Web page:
Because most philosophies that frown on reproduction don't survive.

Thursday, January 30, 2014

I Swear...

I need some author's guidance from people with extensive experience in other languages. I'm looking for an understanding of profanity/vulgarity in French, German and Russian, most especially if you can comment on profanity and vulgarity that would have been used 100 years ago (during the Great War.)

Thus far I've done a certain amount of reading around about this in regards to French, and my initial impression is that French does not have nearly as much variety of profanity or vulgarity as English. I came across "merde" and "zut", neither of which is apparently all that bad. Is there anything else out there? That seems pretty tame compared to English in which the world wars brought "fuck" in its many manifestations into general usage. (I gather the Australians are often blamed for this, but who is to say.)

What is out there for German and Russian? Am I simply spoiled by English? Do we have an unusual range of things to call people and exclaim?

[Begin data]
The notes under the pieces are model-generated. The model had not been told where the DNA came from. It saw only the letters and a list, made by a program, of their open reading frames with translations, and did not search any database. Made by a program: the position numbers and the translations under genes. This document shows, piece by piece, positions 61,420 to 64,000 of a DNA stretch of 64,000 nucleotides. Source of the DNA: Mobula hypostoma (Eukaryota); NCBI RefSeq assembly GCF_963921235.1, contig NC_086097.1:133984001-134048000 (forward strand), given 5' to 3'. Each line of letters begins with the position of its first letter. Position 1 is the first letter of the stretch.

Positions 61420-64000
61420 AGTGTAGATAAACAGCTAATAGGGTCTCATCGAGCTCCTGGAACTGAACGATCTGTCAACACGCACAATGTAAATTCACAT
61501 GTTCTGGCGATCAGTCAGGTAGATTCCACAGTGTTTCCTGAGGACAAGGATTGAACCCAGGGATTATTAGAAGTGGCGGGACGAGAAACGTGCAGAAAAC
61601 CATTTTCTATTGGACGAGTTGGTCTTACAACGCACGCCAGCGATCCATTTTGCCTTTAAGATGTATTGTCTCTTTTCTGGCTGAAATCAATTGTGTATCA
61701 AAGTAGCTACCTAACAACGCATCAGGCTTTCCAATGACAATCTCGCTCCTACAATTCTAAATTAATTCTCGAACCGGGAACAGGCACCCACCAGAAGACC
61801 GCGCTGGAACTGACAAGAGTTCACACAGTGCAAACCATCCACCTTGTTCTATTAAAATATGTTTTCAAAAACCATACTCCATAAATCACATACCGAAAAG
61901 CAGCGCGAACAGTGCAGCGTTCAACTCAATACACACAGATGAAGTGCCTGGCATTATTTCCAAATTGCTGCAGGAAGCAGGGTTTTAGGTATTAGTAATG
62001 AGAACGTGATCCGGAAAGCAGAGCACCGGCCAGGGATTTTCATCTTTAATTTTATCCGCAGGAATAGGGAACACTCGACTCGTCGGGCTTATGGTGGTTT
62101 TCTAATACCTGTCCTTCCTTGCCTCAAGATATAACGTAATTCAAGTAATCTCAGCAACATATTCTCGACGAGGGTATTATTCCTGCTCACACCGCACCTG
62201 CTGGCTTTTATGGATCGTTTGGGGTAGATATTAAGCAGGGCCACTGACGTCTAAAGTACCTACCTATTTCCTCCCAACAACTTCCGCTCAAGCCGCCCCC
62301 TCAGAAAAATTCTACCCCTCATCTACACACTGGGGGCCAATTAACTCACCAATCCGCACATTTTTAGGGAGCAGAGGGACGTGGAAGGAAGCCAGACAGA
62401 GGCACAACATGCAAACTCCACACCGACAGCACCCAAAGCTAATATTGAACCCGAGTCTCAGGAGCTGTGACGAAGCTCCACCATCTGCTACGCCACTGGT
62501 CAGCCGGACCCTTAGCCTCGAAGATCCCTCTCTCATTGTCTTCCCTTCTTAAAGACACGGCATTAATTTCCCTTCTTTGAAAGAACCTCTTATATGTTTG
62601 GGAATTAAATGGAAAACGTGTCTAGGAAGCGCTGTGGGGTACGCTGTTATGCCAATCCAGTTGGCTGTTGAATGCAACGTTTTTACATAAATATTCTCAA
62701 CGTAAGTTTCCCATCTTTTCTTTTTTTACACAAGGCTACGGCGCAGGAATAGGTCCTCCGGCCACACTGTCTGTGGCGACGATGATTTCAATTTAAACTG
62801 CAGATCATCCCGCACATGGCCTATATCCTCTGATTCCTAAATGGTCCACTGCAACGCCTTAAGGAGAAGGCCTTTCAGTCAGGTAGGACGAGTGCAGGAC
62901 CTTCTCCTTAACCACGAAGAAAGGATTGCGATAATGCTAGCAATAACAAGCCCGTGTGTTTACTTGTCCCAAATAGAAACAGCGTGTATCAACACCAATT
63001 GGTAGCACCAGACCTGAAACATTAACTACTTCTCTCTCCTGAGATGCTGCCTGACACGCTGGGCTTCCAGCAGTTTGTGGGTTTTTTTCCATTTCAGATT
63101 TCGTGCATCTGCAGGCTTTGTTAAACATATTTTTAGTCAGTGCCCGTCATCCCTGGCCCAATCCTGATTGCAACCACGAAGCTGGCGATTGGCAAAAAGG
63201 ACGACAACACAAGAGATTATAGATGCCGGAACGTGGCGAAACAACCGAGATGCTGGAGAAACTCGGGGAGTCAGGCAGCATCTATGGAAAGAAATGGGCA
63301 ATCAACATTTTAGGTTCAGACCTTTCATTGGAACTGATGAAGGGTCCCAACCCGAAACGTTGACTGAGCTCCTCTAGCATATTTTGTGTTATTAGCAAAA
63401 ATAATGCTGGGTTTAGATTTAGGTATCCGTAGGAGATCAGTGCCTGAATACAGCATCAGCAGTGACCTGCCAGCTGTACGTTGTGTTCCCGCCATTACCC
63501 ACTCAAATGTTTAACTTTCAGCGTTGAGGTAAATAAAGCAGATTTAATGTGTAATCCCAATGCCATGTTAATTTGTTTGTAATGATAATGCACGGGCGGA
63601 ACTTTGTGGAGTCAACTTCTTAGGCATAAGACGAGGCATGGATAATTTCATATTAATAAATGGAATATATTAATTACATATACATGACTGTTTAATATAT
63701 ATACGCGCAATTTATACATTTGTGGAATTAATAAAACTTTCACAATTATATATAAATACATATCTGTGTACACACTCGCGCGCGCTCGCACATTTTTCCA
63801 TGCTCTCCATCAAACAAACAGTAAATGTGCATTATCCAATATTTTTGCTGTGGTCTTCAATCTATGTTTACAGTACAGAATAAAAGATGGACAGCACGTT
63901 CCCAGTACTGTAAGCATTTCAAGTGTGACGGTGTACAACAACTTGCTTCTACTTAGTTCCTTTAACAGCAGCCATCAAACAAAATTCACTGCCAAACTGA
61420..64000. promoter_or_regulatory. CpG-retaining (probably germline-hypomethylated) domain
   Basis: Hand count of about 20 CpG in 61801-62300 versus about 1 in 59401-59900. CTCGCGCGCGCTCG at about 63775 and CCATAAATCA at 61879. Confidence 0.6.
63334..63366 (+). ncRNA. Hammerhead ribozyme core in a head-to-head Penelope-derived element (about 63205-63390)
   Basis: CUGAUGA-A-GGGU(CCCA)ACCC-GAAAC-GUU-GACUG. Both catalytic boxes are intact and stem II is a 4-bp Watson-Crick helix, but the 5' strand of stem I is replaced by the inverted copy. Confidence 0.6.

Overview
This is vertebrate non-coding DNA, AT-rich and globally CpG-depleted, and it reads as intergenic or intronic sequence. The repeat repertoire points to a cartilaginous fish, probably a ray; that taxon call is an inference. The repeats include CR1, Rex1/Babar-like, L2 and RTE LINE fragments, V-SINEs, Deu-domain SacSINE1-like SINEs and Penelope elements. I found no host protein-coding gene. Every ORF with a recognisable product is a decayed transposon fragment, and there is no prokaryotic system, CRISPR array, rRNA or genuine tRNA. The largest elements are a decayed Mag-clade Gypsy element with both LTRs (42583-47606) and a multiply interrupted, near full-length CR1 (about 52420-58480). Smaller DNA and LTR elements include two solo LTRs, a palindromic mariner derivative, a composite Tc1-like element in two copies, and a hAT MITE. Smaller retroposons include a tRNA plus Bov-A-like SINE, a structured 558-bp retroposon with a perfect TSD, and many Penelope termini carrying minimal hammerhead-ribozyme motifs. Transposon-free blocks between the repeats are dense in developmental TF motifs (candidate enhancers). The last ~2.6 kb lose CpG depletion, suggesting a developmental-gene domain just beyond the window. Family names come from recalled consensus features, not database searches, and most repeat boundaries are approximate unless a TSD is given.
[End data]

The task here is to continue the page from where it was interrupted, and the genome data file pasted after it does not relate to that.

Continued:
11 comments:

Kate said...

Interesting question! I know a number of fairly old Quebecois curses--but as they are almost all blasphemous, I don't use them. (My elementary school French teacher taught us 'zut', which means it will never ever sound like a real swear word to me).

Googling brought me here: http://www.librarything.com/topic/79266
and here: http://www.richardbeard.info/2009/09/translating-french-swear-words/

German shouldn't be too difficult, considering the common germanic roots of a lot of our basic english obscenities.

http://www.goethe.de/ges/spa/pan/spg/en5770963.htm

This looks like a fun read on the topic of swearing in different languages: http://www.eoivillalba.com/paginas/swearing.htm

I have no idea about Russian, but I am sure there must be a fair range in that language, too!

Brandon said...

For French, I imagine Zola would be useful -- L'Assommoir (1877) is supposed to have a lot of profanity, but I've never actually read it myself, and I don't know how likely it would show through in translation. I don't know if there's anything similarly convenient in German, and would doubt that there's anything similarly convenient in Russian (Dostoevsky has an essay somewhere in which he talks at length about Russian profanity -- and never actually says what any of it is, because of censors).